Four shots would be a considerable margin of victory in most competitions, but in an event where all six men play two rounds, it equates to finding one shot fewer against the card every 54 holes.
“There were five teams within four shots of one another,” said McKee, who saw Sheffield defend the title on an afternoon count back after finishing level with Halifax-Huddersfield.
“I think it was incredible that only four shots separated five unions and I think it shows what a level playing field it really is in the county nowadays.
“I was proud of all the guys. They went out there and played their hearts out – and it was tricky.
“When you see players off a plus-three handicap shooting 80 – and that’s 10 over par on that course – that is testament to how tough the pin positions were.
“They were in very tricky spots, particularly when you add in that there was a little bit of wind.
“I caddied for Ben Firth on the front nine and the pins were just on the slopes everywhere. He hit shots to two of the par-3s and spun both of them back off the green. One had pitched about two foot away and the other about three foot away.”
The final hole, a 158-yard par-3, exemplified the difficulty produced by combining a severely sloping two-tier green with a cute pin position.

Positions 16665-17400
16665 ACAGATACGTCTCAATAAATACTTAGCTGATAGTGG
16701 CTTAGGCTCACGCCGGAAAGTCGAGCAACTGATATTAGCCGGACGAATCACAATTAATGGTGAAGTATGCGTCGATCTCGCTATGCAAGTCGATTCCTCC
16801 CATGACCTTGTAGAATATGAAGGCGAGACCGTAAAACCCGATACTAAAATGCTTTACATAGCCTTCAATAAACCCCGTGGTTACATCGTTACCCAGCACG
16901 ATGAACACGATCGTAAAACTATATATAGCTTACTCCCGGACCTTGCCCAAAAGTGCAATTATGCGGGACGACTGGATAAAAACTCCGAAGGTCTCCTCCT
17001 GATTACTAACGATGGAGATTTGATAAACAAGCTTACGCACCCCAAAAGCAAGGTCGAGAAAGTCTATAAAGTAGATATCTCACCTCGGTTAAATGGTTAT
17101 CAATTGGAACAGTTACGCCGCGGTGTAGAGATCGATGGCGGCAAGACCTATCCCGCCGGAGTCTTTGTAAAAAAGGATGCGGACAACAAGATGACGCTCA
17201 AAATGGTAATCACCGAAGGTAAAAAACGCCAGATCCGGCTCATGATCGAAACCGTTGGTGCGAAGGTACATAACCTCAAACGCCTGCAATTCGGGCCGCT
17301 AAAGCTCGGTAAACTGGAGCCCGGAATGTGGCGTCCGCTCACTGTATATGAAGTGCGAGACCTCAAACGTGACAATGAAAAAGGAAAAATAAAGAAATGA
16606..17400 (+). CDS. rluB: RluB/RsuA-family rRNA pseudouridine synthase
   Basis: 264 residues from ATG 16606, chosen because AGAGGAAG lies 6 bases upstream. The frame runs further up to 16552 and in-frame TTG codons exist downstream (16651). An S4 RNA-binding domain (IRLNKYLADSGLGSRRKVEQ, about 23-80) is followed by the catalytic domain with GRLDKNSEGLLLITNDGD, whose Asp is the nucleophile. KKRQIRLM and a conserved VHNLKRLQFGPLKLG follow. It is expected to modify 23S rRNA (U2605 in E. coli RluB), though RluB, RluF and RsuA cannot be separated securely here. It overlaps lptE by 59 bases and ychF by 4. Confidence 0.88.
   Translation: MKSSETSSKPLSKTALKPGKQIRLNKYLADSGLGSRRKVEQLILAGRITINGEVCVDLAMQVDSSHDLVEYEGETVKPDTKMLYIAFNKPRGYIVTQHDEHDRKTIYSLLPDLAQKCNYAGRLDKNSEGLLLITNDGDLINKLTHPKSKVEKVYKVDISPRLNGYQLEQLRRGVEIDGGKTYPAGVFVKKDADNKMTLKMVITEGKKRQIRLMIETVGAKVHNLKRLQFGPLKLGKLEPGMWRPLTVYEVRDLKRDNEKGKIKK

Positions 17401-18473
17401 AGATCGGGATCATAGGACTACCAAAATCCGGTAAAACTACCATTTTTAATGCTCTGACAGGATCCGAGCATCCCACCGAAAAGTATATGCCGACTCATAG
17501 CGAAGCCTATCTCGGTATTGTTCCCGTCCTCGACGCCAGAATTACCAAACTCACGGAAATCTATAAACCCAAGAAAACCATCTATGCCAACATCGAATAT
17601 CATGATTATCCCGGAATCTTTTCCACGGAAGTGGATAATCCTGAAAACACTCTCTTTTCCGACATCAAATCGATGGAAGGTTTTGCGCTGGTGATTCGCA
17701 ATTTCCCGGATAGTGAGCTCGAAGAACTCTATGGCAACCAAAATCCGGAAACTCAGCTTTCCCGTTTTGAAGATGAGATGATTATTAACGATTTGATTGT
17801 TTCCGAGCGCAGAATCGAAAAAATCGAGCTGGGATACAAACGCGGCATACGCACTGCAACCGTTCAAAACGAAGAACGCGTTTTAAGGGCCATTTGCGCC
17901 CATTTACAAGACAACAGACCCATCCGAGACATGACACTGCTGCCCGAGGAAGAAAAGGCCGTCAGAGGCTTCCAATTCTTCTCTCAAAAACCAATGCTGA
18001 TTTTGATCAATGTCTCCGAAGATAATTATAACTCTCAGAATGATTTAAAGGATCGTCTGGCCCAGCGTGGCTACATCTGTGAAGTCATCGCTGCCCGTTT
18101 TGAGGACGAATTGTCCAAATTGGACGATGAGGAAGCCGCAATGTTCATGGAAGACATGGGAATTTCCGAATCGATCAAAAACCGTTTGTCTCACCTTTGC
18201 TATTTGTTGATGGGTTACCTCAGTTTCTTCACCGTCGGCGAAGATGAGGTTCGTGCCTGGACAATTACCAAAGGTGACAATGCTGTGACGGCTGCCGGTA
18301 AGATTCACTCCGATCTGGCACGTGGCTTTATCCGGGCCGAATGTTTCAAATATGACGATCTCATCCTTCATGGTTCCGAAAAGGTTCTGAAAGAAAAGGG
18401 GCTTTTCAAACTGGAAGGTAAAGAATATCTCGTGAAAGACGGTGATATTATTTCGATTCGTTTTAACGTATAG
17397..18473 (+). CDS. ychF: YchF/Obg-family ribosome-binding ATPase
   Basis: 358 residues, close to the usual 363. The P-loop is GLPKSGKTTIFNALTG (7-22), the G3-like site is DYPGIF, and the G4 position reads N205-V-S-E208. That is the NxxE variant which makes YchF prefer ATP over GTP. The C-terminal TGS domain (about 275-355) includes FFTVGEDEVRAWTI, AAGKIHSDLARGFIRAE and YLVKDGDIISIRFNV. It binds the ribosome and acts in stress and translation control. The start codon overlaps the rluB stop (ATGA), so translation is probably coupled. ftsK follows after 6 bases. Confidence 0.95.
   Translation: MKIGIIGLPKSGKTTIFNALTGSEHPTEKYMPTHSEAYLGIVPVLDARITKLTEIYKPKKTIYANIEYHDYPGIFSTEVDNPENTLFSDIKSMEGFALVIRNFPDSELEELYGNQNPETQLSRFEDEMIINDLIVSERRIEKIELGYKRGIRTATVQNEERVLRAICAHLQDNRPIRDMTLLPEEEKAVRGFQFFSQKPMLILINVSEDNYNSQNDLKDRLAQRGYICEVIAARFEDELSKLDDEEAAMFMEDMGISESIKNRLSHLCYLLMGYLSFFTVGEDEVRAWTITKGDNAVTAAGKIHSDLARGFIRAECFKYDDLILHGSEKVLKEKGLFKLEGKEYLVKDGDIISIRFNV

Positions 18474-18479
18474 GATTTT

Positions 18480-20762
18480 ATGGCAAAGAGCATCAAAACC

The combination cost Leeds seven shots in the morning round while another short hole, the 195-yard par-3 ninth, cost York Union – who finished two shots back in fourth place – the title.
Their last player, having started his afternoon round at the 10th, finished at nine – and took a quadruple bogey eight.
“I watched it,” said McKee.
“He hit his first one out of bounds and then plugged in the bunker. Then he got it out, on and three-putted from about eight foot. You wouldn’t wish that on anybody.”
One of the most pleasing aspects of Leeds’ performance was that they had the smallest gap between their lowest round – a 71 from Cookridge Hall’s Tom Broxup – and their highest – 78 by Tom Madden (also Cookridge Hall) and Pontefract’s Andy Wiltshire – of any of the unions.
“The fact that there were only seven shots between our lowest round and the highest round on Sunday tells you our guys were really consistent and they all did their bit,” said McKee.
“I was gutted on Sunday that we had missed out by just four shots, but I have got over it. The lads were brilliant.”
Leeds achieved the result without one of their star men, county champion Ben Hutchinson (Howley Hall), who was competing in England Golf’s Champion of Champions event at Woodhall Spa.
“Apart from Ben Hutchinson, who obviously is the Yorkshire champion, I would have picked the same team,” said McKee.
“He probably would have made the difference, but we had two plus handicappers and four off scratch and handicaps don’t lie, do they? These are fantastic players.”
The result, in McKee’s first year in charge, complemented Leeds’ solid display in the league, in which they won three of their last four fixtures.
“I think I have gelled with the guys and that bodes well for the future,” said the captain.
“Next year I am sure we will do better, particularly if we get a better start – that is what we need. If we do, I am sure we will go very close. People do realise that this is a great union and they want to play for it and want to put their best foot forward.”